# Can you solve Martin Gardner's "coin of the realm" puzzle?

Probably wrong, but 1, 2, 4, 8, 16, 32, 64 seems the most obvious.

[ETA: Reading comprehension is hard. Every bad exam I ever took was because I didn’t read the damned question properly]

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I thought that, too, but then I tried to make 50 with 2 coins.

7 would require 3 coins (1, 2, 4) with this system.

Doesn’t work for 7, 11, or 13 either.

As a kid, I liked puzzles because I could prove how smart I was. Now I hate puzzles because they prove how stupid I am.

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Does this puzzle require the coins to be frictionless point-masses?

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Series of primes doesn’t work, either.

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Fibonnaci numbers fail at 12.

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I’m not sure, but now I’m wondering how you would flip a perfectly spherical, frictionless coin.

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Do the denominations of the coins have to be in whole-cent amounts?

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Okay, I think I’ve figured it out, and the answer is, “No, there’s no better answer than the one given.”

It has to do with geometry.

In order for this to work, you need to have one set of coins be the number of blocks that you’re dividing 100 into, and then another set of coins be the number of blocks that you’re dividing the larger blocks into.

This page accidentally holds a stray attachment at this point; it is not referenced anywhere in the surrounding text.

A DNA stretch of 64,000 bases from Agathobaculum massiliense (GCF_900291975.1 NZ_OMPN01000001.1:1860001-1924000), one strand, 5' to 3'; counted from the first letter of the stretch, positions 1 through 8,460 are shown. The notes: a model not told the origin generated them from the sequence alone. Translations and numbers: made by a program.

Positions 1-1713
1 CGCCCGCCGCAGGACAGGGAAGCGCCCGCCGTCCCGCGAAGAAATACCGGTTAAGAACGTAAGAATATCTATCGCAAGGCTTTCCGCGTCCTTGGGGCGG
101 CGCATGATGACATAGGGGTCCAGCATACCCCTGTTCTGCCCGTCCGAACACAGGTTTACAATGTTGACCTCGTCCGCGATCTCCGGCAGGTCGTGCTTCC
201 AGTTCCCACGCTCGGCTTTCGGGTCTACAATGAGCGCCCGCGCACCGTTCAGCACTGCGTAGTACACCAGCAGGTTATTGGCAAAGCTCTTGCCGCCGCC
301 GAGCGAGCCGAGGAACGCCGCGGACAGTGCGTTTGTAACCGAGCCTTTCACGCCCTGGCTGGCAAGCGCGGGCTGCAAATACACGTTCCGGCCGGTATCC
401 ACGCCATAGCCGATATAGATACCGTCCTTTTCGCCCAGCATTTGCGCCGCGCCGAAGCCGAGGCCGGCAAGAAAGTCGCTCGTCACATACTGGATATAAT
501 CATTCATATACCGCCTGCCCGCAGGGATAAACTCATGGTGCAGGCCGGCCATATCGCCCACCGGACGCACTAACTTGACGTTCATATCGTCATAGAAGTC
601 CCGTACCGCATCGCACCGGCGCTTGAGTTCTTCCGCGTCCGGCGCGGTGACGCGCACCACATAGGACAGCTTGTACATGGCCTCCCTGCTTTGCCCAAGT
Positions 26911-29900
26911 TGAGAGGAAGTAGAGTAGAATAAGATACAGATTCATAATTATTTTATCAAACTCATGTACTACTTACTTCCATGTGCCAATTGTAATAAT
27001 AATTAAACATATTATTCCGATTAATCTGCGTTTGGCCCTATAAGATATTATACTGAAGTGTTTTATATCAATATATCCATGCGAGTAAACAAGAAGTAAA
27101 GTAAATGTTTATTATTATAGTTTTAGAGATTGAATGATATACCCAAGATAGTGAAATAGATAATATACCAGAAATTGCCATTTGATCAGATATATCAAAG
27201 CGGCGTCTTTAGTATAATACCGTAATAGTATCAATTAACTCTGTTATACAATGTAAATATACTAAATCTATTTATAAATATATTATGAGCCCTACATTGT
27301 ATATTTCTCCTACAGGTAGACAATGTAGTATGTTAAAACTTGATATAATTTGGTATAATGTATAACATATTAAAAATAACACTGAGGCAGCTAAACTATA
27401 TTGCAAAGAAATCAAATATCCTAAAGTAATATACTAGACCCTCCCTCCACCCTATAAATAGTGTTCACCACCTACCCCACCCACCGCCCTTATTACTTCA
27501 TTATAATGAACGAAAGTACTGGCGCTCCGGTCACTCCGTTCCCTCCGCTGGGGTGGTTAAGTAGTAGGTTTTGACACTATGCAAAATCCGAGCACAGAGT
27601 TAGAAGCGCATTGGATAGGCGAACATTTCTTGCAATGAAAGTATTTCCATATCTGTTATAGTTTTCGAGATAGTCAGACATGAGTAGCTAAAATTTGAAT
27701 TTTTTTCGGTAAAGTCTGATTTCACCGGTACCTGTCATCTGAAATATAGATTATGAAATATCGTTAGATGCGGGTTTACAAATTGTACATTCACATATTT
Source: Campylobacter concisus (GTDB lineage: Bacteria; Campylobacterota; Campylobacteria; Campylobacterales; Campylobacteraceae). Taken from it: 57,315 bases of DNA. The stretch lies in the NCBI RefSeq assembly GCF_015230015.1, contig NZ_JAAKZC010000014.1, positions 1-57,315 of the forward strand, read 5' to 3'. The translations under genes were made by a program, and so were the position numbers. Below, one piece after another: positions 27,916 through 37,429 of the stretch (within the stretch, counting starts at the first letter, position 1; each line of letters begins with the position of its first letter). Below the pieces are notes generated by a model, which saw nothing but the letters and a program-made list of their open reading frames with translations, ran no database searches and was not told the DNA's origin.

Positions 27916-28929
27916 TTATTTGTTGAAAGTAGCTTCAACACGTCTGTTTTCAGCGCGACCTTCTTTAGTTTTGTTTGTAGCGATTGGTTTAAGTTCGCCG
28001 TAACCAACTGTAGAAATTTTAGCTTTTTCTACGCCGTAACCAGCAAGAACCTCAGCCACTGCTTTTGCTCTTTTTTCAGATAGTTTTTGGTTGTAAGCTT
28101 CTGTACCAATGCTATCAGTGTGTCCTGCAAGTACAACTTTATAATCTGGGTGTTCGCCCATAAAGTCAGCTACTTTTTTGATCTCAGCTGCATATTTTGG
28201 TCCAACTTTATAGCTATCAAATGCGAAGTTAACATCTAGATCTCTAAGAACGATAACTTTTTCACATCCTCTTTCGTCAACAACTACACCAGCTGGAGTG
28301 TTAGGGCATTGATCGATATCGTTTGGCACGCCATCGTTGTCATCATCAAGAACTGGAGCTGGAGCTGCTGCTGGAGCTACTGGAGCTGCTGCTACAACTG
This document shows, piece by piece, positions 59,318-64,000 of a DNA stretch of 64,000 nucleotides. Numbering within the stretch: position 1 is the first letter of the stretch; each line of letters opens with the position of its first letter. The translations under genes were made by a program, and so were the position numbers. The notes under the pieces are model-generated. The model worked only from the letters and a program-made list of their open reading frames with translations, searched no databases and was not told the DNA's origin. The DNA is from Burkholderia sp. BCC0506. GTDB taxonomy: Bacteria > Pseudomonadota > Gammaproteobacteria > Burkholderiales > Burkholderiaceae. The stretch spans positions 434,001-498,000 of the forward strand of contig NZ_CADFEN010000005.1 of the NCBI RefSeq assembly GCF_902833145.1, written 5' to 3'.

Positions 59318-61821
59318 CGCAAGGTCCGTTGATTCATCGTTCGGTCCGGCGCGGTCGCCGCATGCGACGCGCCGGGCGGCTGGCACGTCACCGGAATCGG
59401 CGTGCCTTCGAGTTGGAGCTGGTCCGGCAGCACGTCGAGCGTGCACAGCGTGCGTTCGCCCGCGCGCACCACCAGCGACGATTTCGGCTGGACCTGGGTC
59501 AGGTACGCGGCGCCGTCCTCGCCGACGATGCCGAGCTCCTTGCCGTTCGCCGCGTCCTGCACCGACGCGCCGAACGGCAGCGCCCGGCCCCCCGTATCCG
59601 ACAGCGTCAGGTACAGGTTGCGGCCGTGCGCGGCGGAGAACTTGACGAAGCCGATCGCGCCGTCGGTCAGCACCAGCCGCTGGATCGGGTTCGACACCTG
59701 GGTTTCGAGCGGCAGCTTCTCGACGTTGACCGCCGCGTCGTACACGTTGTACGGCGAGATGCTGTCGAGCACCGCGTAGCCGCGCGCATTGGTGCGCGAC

So if you broke the number up into blocks of, say, 20, then you’d have 4 coins making up the intervals (20,40,60,80) and 19 coins making up the rest of the numbers.

You’re effectively trying to minimize x+y where (x+1) (y+1) = 100.

This is exactly the same as trying to minimize the perimeter of a rectangle for a given surface area, and the rectangular shape that always accomplishes this is a square (x=y).

Since the given solution already has x=y (the same number of blocks and sub-blocks), there is no better solution than the one given.

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Hmm…A base 10 system (1-9, 10,20-90) seems to be local minimum at 18 coins.
a base 9 system (1-8, 9,18,27…99) requires 19 coins as does a base 11 system (1-10,11,22,33…99) Which makes sense, since 100 is an even number in a base10 system.

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A quick google would suggest there are at least two 16 coin solutions possible. Not sure if it can go any lower than that though, and I’m not sure how they arrived at those solutions.

Like the first comment here, I immediately went to binary, before realizing that quickly fails.

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Dammit. I really wanted some 13-cent and 57-cent pieces.

Edit: I suck at math.

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Yeah, my brain keeps saying that, for the reasons I described, the given solution is the most efficient if duplicates are not allowed. It tells me that it’s possible that a more streamlined solution can be arrived that takes advantage of being able to use the same coin twice, but damned if I can figure out how.

Since when is 57 prime?

Well, 13 is prime, so you need those 57-cent pieces, see? To get to 70?

</me pretending to be competent at math>

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Here’s a cute trick for multiples of 3 or 9…
If you add all of the digits of a number together and get a multiple of 3, the number is a multiple of 3.
Ditto for 9.

That’s how I knew right away that 57 wasn’t prime - the digits add to 12.

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Seems like something @nemomen should write a search algorithm for.

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If each side is worth a different amount?

I say this jokingly, but it makes me wonder if it is possible to devise coinage that changes value depending on what coin it is paired with. Financially stupid, but an interesting puzzle.

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